The new film The Sisters is based on a play (Richard Alfieri’s The Sisters) inspired by a play (Chekhov’s Three Sisters). The action swirls around Masha (or, in this case, Marcia), the most headstrong, belligerent, and vulnerable of the three women. If this movie version wobbles slightly in the passage from stage to screen, it’s given ballast by Maria Bello, proving what she established in The Cooler and A History of Violence—there is seemingly no role she can’t make more interesting through sheer force of will. Adam Sternbergh spoke to her about Henry Miller and those tabloid girls: Lindsay, Britney, and what’s-her-name.
You know, in the wrong hands, this character could have come off as a total shrew.
Yes, she’s a bitch. I think Masha in Three Sisters is the same way. So either you approach it with a lot of subtlety or you need everything to be really overt. That’s what I went for: She wears her emotions on her sleeve. Her rage, her sadness, her vulnerability, her jealousy, her wretchedness, and her joy. It’s all right out there.
She’s a very convincing character. I’ve known people like that in real life.
Like that character.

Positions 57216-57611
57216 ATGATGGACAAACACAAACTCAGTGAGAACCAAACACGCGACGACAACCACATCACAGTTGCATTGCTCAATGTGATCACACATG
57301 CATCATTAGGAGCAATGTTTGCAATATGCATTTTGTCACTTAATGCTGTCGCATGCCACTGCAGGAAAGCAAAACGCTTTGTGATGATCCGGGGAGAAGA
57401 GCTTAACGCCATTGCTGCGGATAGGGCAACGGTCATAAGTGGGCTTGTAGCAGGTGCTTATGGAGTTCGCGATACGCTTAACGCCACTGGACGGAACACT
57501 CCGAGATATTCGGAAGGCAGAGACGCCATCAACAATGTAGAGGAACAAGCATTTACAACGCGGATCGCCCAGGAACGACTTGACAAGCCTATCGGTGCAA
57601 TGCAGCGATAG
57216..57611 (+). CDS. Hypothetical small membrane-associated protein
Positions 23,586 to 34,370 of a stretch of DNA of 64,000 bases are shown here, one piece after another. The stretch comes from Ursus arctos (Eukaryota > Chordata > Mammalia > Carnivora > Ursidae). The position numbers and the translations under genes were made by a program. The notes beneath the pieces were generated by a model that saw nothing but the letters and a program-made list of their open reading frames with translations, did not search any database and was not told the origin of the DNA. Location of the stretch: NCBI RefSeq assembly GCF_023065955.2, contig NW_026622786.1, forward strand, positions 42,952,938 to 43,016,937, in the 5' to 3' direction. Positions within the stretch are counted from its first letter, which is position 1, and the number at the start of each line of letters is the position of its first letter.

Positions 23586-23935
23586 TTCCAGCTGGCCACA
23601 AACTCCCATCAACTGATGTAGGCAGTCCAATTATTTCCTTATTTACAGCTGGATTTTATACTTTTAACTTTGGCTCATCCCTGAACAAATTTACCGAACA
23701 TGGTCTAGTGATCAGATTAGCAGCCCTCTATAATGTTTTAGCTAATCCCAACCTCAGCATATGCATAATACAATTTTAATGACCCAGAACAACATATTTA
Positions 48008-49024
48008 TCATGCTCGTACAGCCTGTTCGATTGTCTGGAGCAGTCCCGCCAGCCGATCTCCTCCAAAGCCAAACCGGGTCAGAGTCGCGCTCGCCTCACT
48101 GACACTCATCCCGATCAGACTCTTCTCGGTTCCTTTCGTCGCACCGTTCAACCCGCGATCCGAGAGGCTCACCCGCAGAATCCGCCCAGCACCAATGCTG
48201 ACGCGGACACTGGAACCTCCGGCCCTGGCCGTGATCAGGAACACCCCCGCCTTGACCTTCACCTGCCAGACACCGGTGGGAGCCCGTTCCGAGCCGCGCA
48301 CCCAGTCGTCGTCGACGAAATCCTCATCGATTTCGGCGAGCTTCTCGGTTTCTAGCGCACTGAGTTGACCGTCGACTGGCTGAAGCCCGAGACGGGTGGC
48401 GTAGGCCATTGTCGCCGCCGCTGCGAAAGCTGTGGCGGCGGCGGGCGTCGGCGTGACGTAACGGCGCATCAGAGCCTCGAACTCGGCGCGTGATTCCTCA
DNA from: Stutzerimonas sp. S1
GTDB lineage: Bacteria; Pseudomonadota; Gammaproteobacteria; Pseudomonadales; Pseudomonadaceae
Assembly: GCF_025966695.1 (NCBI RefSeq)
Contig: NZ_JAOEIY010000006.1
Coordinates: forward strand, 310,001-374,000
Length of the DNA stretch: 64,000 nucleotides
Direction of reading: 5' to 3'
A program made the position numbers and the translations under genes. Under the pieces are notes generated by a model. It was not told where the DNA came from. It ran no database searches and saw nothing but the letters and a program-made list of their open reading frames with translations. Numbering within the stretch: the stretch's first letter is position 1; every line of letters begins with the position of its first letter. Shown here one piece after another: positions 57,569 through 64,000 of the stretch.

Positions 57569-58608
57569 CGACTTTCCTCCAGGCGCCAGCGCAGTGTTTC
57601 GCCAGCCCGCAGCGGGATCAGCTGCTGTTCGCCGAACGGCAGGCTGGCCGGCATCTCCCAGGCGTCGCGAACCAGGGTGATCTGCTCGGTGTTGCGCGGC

No, who in your life? Your mother?
No, not my mother.
Well, it’s true—that kind of person is very difficult. I find myself to be a difficult person. By which I mean moody and hanging all out there.
But does Marcia know that she’s difficult?
Yes, completely, and she’s come to terms with her neuroses. Henry Miller called it, in Tropic of Cancer, the who-gives-a-fuck phase.
Is that a healthy phase to be in?
I think it’s a fantastic phase. I think it’s called freedom.
As a difficult person, do you enjoy the same freedom?
I do. It’s more freedom than I’ve ever known. I’m turning 39 in a couple of weeks, and my friend who’s 42 was saying that your forties are all about the who-gives-a-fuck phase.
How do you reconcile this phase of your life with the celebrity side of your life?
Let me be honest. I don’t really have a celebrity side of my life. You’ll never see me in any sort of gossip column or in those magazines. All those magazines, I can never tell on the front cover which girl is which. Lindsay, Britney, what’s-her-name! They all kind of morph into one.
Speaking of freedom and fraught relationships, A History of Violence explored those issues in detail—like that crazy sex scene on the staircase.
We talked about that from the beginning: that this was a power struggle between my character and Viggo’s [Mortensen]. In the beginning of the movie, she literally and figuratively wears the pants, and he’s more of the mommy, pouring the cereal for the kids. When the truth is unveiled, she falls apart and realizes she’s not in control of anything anymore. So the sex scene on the stairs is really telling: She’s never not been in control. And she finds that very appealing. She gets turned on by the innate female desire to surrender.